Now, it could be argued that, given the directions in which Wildflowers had already reached in its running, “A Higher Place” really bows to convention, but it still gets over thanks to the unadulterated quality of the cut. Here, Tom Petty plays to his strengths (“We’ve got someplace to be, and we’ve gotta get there right now! So let’s get there together!” – those aren’t the lyrics, but it is a familiar spirit) and wins because that’s all that really needs to happen in that particular moment, and will get listeners onto the final side of the album.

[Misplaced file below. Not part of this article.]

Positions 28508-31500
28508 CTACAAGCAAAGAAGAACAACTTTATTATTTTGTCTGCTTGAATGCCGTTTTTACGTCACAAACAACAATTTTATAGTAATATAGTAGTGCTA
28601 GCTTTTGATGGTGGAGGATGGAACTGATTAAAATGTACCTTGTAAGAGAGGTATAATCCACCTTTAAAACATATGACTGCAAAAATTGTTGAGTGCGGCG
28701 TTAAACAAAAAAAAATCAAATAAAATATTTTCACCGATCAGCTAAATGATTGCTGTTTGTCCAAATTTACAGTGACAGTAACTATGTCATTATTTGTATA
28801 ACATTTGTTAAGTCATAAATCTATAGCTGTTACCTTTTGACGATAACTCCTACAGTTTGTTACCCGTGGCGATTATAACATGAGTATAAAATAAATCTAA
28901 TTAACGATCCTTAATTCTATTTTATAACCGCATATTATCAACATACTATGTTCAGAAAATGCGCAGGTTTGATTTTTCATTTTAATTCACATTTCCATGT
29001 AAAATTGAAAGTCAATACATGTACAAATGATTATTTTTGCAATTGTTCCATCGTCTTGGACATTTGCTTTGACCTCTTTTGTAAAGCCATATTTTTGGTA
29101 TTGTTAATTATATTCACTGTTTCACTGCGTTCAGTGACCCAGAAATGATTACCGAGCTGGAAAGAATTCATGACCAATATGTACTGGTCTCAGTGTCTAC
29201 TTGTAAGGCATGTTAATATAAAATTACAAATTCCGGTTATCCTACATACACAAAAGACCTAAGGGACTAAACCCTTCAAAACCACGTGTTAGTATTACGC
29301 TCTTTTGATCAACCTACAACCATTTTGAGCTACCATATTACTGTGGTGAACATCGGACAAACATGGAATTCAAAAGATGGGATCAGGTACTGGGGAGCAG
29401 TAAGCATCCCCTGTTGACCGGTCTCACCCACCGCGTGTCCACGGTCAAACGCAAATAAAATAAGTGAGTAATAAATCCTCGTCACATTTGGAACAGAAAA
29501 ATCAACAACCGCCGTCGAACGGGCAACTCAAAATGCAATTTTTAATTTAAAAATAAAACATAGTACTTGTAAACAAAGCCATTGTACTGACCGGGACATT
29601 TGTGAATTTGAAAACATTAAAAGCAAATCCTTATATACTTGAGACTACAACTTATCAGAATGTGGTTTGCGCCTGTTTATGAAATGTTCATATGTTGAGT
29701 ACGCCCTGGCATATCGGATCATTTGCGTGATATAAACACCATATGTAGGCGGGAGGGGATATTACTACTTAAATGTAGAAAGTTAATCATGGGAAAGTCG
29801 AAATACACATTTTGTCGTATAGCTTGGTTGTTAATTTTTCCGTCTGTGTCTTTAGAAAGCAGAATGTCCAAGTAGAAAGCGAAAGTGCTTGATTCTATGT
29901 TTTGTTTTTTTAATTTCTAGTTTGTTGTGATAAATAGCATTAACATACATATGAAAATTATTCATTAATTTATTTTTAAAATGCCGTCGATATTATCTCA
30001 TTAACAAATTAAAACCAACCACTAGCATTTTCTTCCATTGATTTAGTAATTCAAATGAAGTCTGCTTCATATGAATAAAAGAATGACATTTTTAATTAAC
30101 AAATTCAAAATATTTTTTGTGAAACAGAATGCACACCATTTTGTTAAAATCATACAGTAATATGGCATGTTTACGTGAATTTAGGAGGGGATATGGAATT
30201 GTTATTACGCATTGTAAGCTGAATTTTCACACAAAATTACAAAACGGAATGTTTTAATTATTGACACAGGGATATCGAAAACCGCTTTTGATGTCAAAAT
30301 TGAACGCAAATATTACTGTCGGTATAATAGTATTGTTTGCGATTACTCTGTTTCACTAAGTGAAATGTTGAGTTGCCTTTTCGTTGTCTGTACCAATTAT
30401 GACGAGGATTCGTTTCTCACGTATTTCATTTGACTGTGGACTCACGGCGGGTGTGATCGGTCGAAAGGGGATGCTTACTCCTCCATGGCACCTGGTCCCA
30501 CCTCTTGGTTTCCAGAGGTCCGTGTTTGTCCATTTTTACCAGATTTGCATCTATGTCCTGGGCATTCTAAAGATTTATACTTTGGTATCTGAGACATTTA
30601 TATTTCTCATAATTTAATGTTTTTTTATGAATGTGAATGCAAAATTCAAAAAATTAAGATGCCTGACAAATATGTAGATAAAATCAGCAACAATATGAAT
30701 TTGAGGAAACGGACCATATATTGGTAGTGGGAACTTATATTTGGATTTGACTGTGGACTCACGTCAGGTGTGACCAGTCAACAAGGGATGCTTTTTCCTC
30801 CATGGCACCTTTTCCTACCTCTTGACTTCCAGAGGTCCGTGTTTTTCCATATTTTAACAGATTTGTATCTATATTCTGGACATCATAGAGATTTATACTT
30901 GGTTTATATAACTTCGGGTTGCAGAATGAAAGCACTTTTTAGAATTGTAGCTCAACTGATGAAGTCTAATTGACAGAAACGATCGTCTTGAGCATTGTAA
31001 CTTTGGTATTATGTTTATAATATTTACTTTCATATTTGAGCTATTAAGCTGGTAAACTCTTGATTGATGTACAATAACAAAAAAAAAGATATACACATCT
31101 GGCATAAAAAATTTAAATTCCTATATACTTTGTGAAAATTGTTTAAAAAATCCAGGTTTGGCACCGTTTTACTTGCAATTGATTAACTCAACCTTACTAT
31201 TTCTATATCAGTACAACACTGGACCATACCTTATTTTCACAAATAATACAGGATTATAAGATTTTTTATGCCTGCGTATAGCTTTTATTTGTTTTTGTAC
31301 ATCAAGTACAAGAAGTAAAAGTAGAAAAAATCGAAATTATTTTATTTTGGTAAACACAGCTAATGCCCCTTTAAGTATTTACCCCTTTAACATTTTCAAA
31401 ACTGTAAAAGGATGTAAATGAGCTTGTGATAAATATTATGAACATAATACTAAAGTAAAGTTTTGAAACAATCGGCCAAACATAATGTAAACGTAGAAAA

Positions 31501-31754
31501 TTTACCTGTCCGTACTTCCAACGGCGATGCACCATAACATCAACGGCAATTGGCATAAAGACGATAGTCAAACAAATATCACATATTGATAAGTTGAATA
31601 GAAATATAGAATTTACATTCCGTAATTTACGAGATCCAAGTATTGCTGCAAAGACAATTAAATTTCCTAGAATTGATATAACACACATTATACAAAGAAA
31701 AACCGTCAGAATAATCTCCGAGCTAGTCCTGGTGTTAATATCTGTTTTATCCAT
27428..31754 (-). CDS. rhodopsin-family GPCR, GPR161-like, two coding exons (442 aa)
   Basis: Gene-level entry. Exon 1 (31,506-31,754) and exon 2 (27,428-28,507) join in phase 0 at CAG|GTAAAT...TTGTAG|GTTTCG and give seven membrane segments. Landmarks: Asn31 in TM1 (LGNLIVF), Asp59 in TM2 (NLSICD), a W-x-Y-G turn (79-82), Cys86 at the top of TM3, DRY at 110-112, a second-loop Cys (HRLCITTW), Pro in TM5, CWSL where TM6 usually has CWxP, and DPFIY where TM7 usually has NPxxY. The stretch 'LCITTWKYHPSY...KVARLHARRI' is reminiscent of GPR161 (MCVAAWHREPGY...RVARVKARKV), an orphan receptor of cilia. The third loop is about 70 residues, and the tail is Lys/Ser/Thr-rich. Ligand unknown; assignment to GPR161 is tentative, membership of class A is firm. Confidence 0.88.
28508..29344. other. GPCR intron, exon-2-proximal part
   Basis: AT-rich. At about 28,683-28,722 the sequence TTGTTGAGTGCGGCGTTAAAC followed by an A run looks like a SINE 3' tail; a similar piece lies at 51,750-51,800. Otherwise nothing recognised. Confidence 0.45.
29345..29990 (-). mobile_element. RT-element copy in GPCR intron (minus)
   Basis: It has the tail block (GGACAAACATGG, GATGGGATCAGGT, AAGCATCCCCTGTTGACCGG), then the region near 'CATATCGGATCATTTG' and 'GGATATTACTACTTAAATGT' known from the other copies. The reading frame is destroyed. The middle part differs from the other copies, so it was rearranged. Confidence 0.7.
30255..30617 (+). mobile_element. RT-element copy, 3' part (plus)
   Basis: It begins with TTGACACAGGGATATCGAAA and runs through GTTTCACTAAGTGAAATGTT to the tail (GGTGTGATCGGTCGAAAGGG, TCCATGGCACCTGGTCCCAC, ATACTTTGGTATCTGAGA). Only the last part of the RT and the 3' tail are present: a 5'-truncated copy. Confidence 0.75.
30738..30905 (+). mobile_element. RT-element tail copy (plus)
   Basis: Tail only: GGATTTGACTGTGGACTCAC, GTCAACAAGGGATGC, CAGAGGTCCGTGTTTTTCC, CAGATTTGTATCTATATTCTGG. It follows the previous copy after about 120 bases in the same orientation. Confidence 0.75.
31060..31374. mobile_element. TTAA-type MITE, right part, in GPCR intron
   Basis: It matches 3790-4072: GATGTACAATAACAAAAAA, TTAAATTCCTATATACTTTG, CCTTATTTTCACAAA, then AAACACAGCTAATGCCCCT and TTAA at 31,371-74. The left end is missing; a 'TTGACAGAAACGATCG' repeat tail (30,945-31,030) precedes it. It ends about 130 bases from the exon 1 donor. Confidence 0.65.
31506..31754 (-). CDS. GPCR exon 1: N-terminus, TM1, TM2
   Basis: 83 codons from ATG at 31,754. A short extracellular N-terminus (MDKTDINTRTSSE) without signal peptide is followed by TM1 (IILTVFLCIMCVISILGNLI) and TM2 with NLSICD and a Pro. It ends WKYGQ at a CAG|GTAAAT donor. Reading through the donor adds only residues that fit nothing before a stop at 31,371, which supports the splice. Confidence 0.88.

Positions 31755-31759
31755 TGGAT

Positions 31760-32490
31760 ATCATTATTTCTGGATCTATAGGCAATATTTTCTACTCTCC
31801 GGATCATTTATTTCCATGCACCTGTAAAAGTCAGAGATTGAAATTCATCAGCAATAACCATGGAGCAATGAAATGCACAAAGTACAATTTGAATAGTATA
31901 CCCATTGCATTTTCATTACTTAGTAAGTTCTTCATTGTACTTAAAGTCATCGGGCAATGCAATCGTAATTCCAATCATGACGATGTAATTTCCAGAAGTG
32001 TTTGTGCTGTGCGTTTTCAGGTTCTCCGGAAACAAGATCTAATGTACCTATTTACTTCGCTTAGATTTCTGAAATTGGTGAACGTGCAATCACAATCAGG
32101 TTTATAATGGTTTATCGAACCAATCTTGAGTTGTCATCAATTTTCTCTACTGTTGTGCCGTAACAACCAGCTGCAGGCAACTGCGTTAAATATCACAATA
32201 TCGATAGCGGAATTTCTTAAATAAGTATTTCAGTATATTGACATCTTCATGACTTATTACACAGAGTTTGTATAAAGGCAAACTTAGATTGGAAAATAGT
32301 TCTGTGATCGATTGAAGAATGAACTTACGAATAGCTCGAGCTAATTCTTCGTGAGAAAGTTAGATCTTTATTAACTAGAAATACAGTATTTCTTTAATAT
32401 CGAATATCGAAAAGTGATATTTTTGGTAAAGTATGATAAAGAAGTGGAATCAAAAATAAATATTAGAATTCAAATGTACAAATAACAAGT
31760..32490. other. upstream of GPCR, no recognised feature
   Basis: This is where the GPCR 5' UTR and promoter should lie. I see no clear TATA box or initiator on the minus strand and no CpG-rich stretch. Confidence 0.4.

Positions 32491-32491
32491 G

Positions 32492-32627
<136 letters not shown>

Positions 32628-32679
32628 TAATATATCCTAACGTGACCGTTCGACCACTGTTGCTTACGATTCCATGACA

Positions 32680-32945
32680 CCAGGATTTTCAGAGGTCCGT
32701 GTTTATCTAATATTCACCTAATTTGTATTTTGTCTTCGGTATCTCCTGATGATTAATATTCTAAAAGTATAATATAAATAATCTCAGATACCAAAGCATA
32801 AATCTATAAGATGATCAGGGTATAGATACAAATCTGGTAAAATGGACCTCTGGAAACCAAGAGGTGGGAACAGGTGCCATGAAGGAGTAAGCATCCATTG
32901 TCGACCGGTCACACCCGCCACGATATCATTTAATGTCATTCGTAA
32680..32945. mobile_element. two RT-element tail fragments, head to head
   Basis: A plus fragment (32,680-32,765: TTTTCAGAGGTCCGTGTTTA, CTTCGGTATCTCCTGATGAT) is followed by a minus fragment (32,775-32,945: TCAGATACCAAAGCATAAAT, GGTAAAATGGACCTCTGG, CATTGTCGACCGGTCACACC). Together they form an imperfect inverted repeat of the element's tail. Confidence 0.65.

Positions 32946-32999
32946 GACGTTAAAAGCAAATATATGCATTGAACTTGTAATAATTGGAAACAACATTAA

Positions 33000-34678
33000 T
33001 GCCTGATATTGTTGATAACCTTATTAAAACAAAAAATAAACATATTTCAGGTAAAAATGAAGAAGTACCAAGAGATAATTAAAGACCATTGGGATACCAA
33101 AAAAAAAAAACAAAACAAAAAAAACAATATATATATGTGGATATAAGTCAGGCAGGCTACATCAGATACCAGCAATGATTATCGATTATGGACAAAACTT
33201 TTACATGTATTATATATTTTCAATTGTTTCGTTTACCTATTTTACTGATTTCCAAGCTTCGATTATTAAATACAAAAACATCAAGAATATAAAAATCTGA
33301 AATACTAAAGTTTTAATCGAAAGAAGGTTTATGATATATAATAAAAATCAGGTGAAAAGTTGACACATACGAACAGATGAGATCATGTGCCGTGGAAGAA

…And the final side feels an awful lot like a victory lap, from note one. “House In The Woods” opens with the same kind of “We’ve reached the summit” spirit that Lynyrd Skynyrd tapped with “Tuesday’s Gone” and seals the deal with the lyrics, “What can I do but love you for the rest of my days.” “House In The Woods” would be a pretty storybook ending for this album in its own right, but it keeps rounding the bases with the slightly whimsical “Crawling Back To You” and the last piano wash of “Wake Up Time.” Now, really, these last three songs don’t accomplish a whole lot – the album has already ascended to some impressive peaks and explored some beautiful valleys – the last three songs are just a good wind-up to respect where the album has already been. Could they have been left off? Probably but, after having run the distance with Wildflowers (to another label, with a great batch of songs) it’s perfectly reasonable to let the singer have this moment – he deserves it.